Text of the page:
Finding Bias: Impact of Professional Attire and Occupation Status on Compliance with Medical Advice from Female Health Care Providers
Weber, Jordan Alexandra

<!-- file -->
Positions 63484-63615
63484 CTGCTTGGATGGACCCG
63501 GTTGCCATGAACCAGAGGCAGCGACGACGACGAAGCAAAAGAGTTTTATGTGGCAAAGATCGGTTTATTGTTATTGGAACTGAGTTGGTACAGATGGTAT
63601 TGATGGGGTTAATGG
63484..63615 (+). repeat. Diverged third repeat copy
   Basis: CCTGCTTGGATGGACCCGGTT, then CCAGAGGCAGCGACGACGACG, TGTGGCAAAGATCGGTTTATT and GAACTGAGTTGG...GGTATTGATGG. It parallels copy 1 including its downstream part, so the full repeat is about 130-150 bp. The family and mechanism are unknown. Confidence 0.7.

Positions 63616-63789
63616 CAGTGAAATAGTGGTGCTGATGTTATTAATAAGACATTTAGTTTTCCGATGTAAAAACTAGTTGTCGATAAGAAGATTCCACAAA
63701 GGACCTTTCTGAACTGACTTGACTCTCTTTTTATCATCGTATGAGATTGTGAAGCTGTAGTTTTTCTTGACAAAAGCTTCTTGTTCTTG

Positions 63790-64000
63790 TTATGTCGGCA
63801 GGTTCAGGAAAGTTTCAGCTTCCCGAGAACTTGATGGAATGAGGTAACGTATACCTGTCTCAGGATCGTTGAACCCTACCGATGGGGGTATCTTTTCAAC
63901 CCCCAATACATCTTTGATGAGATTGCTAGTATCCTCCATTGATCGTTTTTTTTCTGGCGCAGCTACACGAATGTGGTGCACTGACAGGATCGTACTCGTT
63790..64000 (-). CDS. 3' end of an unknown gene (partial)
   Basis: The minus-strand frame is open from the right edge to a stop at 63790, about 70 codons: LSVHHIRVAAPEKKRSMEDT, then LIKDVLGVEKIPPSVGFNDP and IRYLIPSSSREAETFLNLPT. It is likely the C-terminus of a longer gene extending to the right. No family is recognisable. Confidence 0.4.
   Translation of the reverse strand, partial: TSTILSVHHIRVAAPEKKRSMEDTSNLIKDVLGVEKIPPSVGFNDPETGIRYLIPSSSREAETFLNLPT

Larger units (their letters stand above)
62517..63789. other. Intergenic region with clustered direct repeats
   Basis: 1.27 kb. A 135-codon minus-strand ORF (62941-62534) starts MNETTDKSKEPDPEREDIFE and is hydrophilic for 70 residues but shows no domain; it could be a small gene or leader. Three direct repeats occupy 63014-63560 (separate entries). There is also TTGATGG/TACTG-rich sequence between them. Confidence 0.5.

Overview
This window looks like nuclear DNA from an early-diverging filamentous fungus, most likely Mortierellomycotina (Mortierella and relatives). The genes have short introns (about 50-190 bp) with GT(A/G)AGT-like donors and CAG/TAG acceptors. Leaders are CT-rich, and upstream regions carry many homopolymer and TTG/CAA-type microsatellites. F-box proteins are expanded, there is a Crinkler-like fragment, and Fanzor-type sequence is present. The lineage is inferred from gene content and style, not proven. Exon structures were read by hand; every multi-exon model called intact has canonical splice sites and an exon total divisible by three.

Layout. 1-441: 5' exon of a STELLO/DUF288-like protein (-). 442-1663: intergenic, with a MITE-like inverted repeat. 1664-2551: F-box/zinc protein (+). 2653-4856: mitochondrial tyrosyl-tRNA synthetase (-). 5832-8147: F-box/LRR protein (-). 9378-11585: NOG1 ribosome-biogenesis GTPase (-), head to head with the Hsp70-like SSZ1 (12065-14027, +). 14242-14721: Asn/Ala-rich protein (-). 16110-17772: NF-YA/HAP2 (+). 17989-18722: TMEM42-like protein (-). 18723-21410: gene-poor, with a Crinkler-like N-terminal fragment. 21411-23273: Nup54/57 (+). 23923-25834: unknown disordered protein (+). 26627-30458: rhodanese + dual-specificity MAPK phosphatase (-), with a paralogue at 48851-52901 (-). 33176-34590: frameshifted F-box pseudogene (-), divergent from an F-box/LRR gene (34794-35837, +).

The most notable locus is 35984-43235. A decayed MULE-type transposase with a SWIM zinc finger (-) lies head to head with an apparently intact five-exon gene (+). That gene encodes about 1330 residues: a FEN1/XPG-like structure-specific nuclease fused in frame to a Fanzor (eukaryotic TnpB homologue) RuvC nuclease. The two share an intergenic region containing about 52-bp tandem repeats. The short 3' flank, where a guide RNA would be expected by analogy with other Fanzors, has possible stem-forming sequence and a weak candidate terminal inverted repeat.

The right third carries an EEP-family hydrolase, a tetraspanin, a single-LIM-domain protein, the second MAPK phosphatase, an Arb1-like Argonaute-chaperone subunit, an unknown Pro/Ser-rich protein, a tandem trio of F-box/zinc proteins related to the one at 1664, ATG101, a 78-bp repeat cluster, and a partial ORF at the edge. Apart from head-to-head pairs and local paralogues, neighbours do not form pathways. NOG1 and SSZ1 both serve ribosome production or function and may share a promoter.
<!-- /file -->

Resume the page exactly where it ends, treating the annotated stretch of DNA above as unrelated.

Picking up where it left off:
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This study was conducted to expand upon previous findings from research that suggested a provocative self-presentation harms women in high-, but not low-, status jobs. In previous research, the target was presented in explicitly sexy and inappropriate clothing for a work environment, compared to more conservative clothing. In the current study, only minor changes in clothing were utilized to classify the outfit as provocative or conservative. This produced a more covert provocative target as the differences were minimal. Participants were randomly assigned to four different groups and were presented with an image of a women in either provocative or conservative professional attire. Each image was assigned as either: high status (i.e., “Doctor”) or low status position (i.e., “Medical Assistant”). Findings from this research study indicated that when a low status professional (Medical Assistant) dresses more provocatively they are trusted by patients significantly more than when dressed conservatively. Whereas perceptions of the high-status professional (Doctor) were not influenced by conservative or provocative clothing. Conducting this study with consideration of a healthcare context is valuable as physician-patient trust has been linked with medication compliance which directly influences health outcomes (Kerse, 2004; Schneider, Kaplan, Greenfield, & Wilson, 2004).